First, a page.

Gundi Busch

Gundi Busch
Personal information
Full name Gundula Busch
Country represented  West Germany
Born (1935-04-29)April 29, 1935
Milan, Italy
Died January 31, 2014(2014-01-31) (aged 78)
Stockholm, Sweden
Coach Thea Frenssen
Skating club SC Rießersee
Retired 1954

Gundula "Gundi" Busch (April 29, 1935 – January 31, 2014) was a German figure skater. She was the 1954 World champion, the 1954 European champion, and a two-time West German national champion.

Life and career

Early life

Gundula Busch was born on April 29, 1935, in Milan, Italy.[1][2] She was a daughter of a German businessman. The family moved to Harlem, Netherlands in 1944, and later to Garmisch-Partenkirchen, Bavaria, Germany.[1]


Busch began skating at age four and a half years. She also took ballet classes in Garmisch-Partenkirchen and visited London in 1950 to learn from elite skaters.[1]

Busch was coached by Thea Frenssen. Her skating club was SC Rießersee.[1] She began representing West Germany at major international events in 1951, after becoming the national bronze medalist. In 1952, she was selected to compete at the Winter Olympics in Oslo, Norway; she placed 10th in compulsory figures, sixth in free skating, and 8th overall.[3]

Busch took silver at the 1953 European Championships in Dortmund, finishing second to Valda Osborn of the United Kingdom. At the 1953 World Championships in Davos, she won silver behind Tenley Albright of the United States.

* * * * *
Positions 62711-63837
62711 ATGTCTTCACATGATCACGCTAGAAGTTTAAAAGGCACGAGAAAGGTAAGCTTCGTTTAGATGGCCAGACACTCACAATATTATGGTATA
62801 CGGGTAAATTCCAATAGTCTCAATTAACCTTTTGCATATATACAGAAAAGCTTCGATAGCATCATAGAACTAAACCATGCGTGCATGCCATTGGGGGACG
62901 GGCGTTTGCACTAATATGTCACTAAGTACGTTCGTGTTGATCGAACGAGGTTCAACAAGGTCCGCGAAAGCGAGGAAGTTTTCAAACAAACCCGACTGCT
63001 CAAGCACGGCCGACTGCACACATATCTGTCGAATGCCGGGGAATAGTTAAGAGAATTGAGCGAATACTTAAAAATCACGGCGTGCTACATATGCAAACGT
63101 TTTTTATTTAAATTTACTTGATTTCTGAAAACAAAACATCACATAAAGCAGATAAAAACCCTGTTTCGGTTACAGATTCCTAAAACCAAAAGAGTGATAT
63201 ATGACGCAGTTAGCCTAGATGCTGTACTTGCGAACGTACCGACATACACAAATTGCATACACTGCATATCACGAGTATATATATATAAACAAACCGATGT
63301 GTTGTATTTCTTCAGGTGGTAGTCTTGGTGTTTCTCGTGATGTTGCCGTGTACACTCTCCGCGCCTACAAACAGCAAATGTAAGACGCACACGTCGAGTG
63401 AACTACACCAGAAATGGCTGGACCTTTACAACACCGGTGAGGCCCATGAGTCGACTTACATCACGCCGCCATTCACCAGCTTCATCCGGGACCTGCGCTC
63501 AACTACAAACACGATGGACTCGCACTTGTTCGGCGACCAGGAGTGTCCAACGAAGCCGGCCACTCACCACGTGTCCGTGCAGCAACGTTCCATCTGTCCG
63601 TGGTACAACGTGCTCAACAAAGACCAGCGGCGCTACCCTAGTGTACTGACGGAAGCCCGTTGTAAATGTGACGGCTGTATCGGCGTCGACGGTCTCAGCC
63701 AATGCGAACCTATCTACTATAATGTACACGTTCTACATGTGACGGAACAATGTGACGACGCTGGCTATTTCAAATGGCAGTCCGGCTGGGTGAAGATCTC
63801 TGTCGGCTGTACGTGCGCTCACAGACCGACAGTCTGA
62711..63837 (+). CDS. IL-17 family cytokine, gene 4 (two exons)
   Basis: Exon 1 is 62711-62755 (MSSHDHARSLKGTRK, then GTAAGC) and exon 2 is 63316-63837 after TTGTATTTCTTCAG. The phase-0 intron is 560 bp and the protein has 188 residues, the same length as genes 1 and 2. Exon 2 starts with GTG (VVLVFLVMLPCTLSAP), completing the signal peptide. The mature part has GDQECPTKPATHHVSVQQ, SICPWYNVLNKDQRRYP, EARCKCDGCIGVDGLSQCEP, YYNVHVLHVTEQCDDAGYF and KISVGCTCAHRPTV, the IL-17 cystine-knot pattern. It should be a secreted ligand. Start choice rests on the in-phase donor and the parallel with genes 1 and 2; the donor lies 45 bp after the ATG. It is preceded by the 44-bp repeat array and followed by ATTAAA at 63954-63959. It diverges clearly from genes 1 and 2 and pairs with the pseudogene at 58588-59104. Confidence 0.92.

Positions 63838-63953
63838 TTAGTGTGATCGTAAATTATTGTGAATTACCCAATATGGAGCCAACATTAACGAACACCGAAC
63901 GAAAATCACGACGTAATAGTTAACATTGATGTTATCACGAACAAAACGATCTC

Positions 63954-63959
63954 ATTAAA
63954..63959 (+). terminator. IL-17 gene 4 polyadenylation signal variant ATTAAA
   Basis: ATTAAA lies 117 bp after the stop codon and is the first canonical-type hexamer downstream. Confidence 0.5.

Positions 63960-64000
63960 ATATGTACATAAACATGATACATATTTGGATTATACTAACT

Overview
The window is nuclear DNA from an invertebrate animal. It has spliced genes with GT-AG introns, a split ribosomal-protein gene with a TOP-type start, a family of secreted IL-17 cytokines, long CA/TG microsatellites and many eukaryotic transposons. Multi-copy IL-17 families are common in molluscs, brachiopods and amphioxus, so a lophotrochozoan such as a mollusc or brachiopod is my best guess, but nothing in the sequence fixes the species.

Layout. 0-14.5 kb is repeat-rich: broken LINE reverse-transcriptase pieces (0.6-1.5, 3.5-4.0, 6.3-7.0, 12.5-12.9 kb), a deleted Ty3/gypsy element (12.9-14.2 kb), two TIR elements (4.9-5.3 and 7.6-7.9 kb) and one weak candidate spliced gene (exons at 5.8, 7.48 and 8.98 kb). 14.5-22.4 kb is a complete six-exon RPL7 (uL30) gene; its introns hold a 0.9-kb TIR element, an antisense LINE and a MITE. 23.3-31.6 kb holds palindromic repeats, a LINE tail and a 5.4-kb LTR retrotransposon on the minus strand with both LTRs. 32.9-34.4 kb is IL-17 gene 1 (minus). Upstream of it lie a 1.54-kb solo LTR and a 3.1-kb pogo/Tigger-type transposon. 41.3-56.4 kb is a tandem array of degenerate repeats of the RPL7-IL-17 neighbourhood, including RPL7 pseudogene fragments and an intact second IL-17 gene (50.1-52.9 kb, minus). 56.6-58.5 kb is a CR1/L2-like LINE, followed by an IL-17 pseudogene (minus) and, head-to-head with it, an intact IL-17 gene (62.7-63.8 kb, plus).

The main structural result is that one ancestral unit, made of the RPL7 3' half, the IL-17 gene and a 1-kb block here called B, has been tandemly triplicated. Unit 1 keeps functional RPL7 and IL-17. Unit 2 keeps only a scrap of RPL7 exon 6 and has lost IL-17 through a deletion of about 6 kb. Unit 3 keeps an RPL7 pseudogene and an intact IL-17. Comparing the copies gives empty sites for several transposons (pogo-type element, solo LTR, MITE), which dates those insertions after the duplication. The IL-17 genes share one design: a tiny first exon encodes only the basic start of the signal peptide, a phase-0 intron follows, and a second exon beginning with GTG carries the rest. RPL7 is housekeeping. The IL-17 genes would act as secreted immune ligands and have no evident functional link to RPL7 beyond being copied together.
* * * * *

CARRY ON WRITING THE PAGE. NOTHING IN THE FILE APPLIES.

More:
Busch won gold at the 1954 European Championships in Bolzano, ahead of British skaters Erica Batchelor and Yvonne Sugden. She then outscored Albright and Batchelor for the gold medal at the 1954 World Championships in Oslo. She was the first ladies' single skater representing Germany to become a world champion.

Deciding to end her amateur skating career, Busch accepted an offer from the Hollywood Ice Revue. She performed as a professional skater at New York's Madison Square Garden in 1955.[4]

Later years

Busch married a Swedish professional ice hockey player, Lill-Lulle Johansson, in 1955. They moved with their son, Peter Lulle Johansson, to Stockholm, Sweden. Busch worked as a figure skating coach in Sweden for many years before retiring in 1997.

Busch died after a prolonged illness at Stockholm's Saint Göran Hospital on January 31, 2014.[5][6]


Event 1951 1952 1953 1954
Winter Olympics 8th
World Championships 10th 6th 2nd 1st
European Championships 6th 7th 2nd 1st
German Championships 3rd 2nd 1st 1st


  1. ^ a b c d "Gundi Busch" (in German). Munzinger-Archiv. Retrieved 11 February 2014.
  2. ^ "Gundi Busch". Archived from the original on 20 October 2016.
  3. ^ "Gundi Busch". Sports Reference. Archived from the original on 2020-04-17.
  4. ^ "Gundola ("Gundi") Busch". Der Spiegel (in German). 2 February 1955.
  5. ^ "Ehemalige Eiskunstlauf-Weltmeisterin Busch gestorben" [Former figure skating world champion Busch has died]. Deutsche Presse-Agentur (in German). Süddeutsche Zeitung. 4 February 2014. Archived from the original on 4 March 2016.
  6. ^ "Ex-Eisprinzessin Gundi Busch tot" [Former ice princess Gundi Busch has died] (in German). Hamburger Morgenpost. 4 February 2014. Archived from the original on 11 March 2014.